Peter Eisenman’s Field of Stelae, in Berlin. – Photo credit: The AdvenTourist

Today, memorialization efforts are moving toward building meaning through the memories of survivors, or stories of the dead told by the living. However, there will always be a place for a more enumerative approach or what author Dagmawi Woubshet calls – the trope of inventory taking.

In Vancouver, we have a memorial wall dedicated to those lost to AIDS. It is located, interestingly, next to a famous site where gay men still cruise to this day. This memorial remains an important place to go to remember the losses generally, but also to honour individuals you may know yourself. It is personal in that way.

But it is this memorial itself that shines a light on where our community has perhaps some work to do. Instead of the names of people with bleeding disorders being included, there is a more general acknowledgment of our loss with an inscription that reads — members of the Canadian Hemophilia Society – or something like that. This inscription stands out amongst the hundreds of names – of people – not a non-profit representing people.

AIDS presents different set of challenges than WWI and WWII. There is not yet an end to the AIDS crisis, and successful memorials to the losses associated with the AIDS pandemic recognize this. The Texas AIDS memorial garden, for example, must be tended.

Reminding us that the work is not done, it is never done.

The Names Project, conceived in 1985 by Cleve Jones, now features 48,000 panels remembering over 90,000 people. Each panel, more than a name to count, tells us something about the person and is a living memorial with new panels being made today, while I speak perhaps, at a workshop, or at a sewing machine of a loved one. These modern iterations of the memorial allow us to build more complete and complex understandings of lives lost, lives lived.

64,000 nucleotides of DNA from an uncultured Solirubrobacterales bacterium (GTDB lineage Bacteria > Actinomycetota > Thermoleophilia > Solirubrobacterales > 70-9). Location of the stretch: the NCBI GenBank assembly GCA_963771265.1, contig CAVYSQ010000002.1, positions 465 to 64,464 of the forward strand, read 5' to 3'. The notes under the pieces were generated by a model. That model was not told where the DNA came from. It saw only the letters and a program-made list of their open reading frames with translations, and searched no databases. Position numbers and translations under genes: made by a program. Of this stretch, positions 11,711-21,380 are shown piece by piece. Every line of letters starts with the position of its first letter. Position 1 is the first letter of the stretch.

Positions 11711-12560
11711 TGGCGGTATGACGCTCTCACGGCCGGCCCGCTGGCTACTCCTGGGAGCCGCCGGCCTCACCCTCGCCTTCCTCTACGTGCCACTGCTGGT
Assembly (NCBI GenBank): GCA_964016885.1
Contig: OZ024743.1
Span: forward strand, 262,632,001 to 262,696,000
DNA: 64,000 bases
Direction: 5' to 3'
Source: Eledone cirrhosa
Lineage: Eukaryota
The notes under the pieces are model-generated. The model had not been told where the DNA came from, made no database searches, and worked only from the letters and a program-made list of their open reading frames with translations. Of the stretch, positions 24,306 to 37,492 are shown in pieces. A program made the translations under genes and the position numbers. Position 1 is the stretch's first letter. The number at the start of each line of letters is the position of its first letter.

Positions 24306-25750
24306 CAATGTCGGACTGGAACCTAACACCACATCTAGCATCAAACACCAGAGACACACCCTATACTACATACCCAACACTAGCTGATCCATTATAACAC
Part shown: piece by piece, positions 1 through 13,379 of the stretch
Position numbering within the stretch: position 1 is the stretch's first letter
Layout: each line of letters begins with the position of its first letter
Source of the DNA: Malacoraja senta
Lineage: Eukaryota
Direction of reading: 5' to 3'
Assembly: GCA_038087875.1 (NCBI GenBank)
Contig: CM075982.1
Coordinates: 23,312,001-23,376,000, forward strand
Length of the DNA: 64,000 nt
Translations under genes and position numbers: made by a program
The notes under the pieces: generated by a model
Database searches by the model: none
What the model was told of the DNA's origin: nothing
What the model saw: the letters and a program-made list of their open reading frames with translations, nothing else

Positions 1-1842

Explore All 48,000 Panels of the AIDS Memorial Quilt Online –

This brings me back to our community, the bleeding disorder community, and our efforts to memorialize those we have lost. In the U.S., there is the Hemophilia Circle at the National AIDS Memorial, where 200 names or so of people from the hemophilia community who have been touched by AIDS are engraved on a stone wall. In the United Kingdom on each thanksgiving there is a service at St Botolph’s Without Bishopsgate in London. There is a book of remembrance at this event where the first names of those lost are read. In Canada, we have a national Commemoration where a tree is planted and accompanied by a plaque that speaks to our loss. These acts of memorial hold an important place, but I can’t help but wonder whether we might benefit from the addition of more personal approaches. Some examples have begun to emerge in our bleeding disorder community. Rob Cooper’s Unspeakable is masterful in its ability to marry a dramatic, historically accurate retelling of the catastrophe that was the tainted blood scandal in Canada providing importantly an example of successful activism along with lovingly rendered portraits of people with bleeding disorders.

Zander Masser, in his upcoming book Unburying My Father, has undertaken a very personal journey of getting to know his father – who died during the tainted blood crisis – through a very particular lens. And my Verbatim Drama – In My Day – follows survivors and their caregivers through the first 15 years of the AIDS pandemic. Given the verbatim nature of this piece of theatre, we get to know the 118 contributors and those they lost, in their own words.

Each one of these memorials has an important place in the healing our global community continues to wrestle with. What I would also offer is that there is an opportunity we have before us to offer more than the trope of inventory taking. We need more than their names. We need to know them, if only just what their favourite colour or hobby was.

So, let’s remember that memorial art must support our goals of activism, let’s bring the stories of our loved ones to the fight for safe and secure treatment for all.

For more information on In My Day, Unspeakable, and Unburying My Father, please go to the links below.

In My Day – A verbatim drama


Unburying My Father